Global Food Supply Chains – New Complexities Need New Solutions


Food is now a truly global commodity. It is difficult or indeed close to impossible to know where our food is grown, how it gets transported around the world as ingredients or finished products, and whether the components of this food are safe to consume. 

“With this globalisation has come great benefits in terms of access to a much wider range of foods, and the huge international competition helps drive down the costs,” explains Professor Chris Elliott, Director of the Institute for Global Food Security at Queen’s University Belfast.

He continues, “However, such complex supply systems are not without problems and the integrity of what we eat can be challenged in many ways. The accidental or deliberate contamination with chemicals or other substances is one area of huge concern as this can affect the safety, quality, and the authenticity of many products.”

Professor Elliott, who led the independent review of Britain’s food system following the 2013 horsemeat scandal, as well as co-ordinating and participating in multiple European framework research projects, will present at Food Science Asia 2015 in Singapore this October on how science is helping deliver innovative solutions to overcome these challenges.

Many common food stuffs can be overlooked due to their occurrence and familiarity within a certain culture or society. Raw duck and mung bean sprouts, which are used extensively in Asian cuisine, are now well recognised to harbour Salmonella spp., and have been implicated in some human salmonellosis recently.  

For example a 2014 investigation by the U.S. Food and Drug Administration (FDA) along with the Centers for Disease Control and Prevention (CDC) found that a multi-state outbreak of Salmonella infections, infecting 115 people across 12 states, was linked to mung bean sprouts from a company operating out of New York.

Fast but accurate screening methods are of great use and ensure the safety of these products. Assistant Professor Yuk Hyun Gynn for the Food Science & Technology Programme of the National University of Singapore says, “Standard screening methods for Salmonella are laborious, but recent advances using real-time Polymerase-Chain Reaction (PCR) methods combined with immunomagnetic separation, or centrifugation techniques, detect low number and injured Salmonella.”

Advances in novel rapid detection tools and methods would aid food safety and integrity by ensuring that food standards can be met at all possible milestones along the food chain, from procurement and packaging to delivery. 

Doctor Alvin Lee, Director of the Centre for Processing Innovation at Illinois Institute of Technology (USA) who is currently pioneering research in Food Virology states that, “Enteric viruses are the most common cause of food borne diseases and can occur throughout the farm-to-fork chain by exposure to contaminated waters, surfaces, and/or human handling. Virus detection methods are less well developed and there is a need for standardised, efficient and inexpensive methods to be created.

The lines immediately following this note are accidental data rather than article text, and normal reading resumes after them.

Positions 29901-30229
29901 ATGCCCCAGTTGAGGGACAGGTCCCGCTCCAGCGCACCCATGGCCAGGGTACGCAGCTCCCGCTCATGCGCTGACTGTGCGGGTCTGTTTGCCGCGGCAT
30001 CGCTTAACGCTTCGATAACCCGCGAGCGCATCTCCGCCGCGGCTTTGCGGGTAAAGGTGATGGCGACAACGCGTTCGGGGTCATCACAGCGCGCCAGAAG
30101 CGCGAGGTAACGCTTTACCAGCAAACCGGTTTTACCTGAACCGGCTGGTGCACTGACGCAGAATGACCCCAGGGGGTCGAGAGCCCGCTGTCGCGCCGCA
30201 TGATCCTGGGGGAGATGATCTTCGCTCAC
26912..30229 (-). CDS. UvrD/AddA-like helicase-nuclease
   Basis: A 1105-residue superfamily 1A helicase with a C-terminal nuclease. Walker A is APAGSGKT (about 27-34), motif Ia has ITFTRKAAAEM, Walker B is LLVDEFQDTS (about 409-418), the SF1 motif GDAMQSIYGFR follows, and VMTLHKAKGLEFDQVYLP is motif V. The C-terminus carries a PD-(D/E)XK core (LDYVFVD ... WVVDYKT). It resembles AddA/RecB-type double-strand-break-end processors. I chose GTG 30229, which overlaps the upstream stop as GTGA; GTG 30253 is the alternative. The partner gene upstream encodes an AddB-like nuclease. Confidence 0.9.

He continues, “Many laboratories are attempting to both improve and use detection technologies to better understand the transmission and control of viruses in the food chain.”  

Dr Siti Abdul Malek, Head of Scientific & Regulatory Affairs at Food Industry Asia (FIA) said, “In Asia, the challenges in achieving high standards of safety in an increasingly complex food supply chain range from availability of equipment, to selection of methods of analysis, to skills of laboratory personnel, and the quality of the result.

She continued, “Through collaboration with groups such as the Product Working Group on Prepared Foodstuff (PFPWG) in ASEAN, we are working to address these challenges.  For instance, within the scope of the PFPWG, ASEAN has set-up a series of Food Reference Laboratories which are the designated to provide technical support in building competency in specific areas of expertise. It is envisaged that the effort focused on achieving standard testing procedures through reference laboratories will help strengthen the safety of food supply chain in the region.”  

Professor’s Elliot and Yuk, and Doctor Lee as well as a selection of other global thought leaders involved in food safety, will present at the Food Science Asia 2015 conference in Singapore on 27th October 2015.  The conference will look at how to address some of these key analytical, quality, safety, and regulatory issues faced by food manufacturers, suppliers, and laboratories around the world.

More information about the conference can be found at http://www.food-sci.com/Workshops-Conferences/Food-Science-Asia-2015.

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